Over the past several years, there has been a spike in gang-related activity on the various Indian reservations throughout the Minneapolis Division. The FBI has created several task forces on the reservations to address this problem. In addition to FBI agents, the task forces include officers and investigators from county law enforcement agencies and Indian Tribal Police forces.

As part of a national reorganization, the Minneapolis Division consolidated resources in 2012 to form a violent crimes against children (VCAC) program. The aim of the reorganization is to expand the capacity of the FBI to combat violent crimes against children that fall under our jurisdiction and authority. VCAC investigations include child abductions, domestic prostitution of minors, production of child pornography, trafficking of child pornography, child sex tourism, and international parental kidnapping.

To help capture wanted fugitives, the Minnesota Fugitive Task Force was established in 1992. It is made up of FBI agents, officers from the Minneapolis and St. Paul Police Departments, deputies from the Hennepin and Ramsey County Sheriff’s Offices, and deputies from the U.S. Marshals Service. The task force pursues individuals who have outstanding felony warrants for violent crimes. Since its inception, the task force has apprehended some of the most violent offenders in the Minneapolis Division territory. It is also responsible for tracking local fugitives who flee Minnesota to avoid being prosecuted. Working with other FBI fugitive task forces, the Minnesota Fugitive Task Force has been able to locate and arrest wanted felons from the Twin Cities metropolitan area, regardless of where they have fled. The task force also locates and arrests dangerous fugitives from other jurisdictions who attempt to hide in Minnesota.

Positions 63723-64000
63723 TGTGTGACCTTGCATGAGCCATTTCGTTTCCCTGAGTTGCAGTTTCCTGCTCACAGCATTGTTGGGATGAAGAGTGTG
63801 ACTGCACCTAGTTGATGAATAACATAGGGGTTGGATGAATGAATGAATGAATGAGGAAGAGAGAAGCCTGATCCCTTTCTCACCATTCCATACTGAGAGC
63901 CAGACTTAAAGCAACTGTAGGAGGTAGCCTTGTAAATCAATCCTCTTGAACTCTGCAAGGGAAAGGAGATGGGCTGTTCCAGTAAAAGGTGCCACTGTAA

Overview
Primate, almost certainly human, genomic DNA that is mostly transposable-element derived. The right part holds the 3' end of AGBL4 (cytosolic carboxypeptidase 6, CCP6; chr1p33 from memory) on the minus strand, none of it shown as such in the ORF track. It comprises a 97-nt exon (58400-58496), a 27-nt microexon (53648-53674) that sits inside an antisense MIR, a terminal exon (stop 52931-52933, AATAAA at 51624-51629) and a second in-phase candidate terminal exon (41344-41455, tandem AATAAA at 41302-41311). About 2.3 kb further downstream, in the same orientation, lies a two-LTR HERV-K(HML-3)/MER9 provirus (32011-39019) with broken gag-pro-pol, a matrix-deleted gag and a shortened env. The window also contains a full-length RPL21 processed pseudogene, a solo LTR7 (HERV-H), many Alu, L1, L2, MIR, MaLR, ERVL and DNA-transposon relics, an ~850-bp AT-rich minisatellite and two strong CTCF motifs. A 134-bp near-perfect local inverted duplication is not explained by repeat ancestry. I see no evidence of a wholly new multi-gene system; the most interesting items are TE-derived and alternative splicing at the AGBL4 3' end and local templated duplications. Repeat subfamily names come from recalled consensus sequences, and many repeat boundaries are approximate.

Interstate theft includes the theft of shipments of goods en route to other states, interstate transportation of stolen property, stolen motor vehicles, the theft of valuable art and artifacts, and jewelry theft. The Minneapolis Division provides assistance and intelligence to other FBI divisions and local authorities with regard to these crimes.

The Minneapolis Division recognizes the need for the public’s help in combating violent crime. Anyone with any information regarding any of the violent crimes described above is encouraged to call us at (763) 569-8000. All information is kept strictly confidential.

For more details on our overall national efforts, see our Violent Crime and Major Thefts webpage. And see our Press Room for current cases.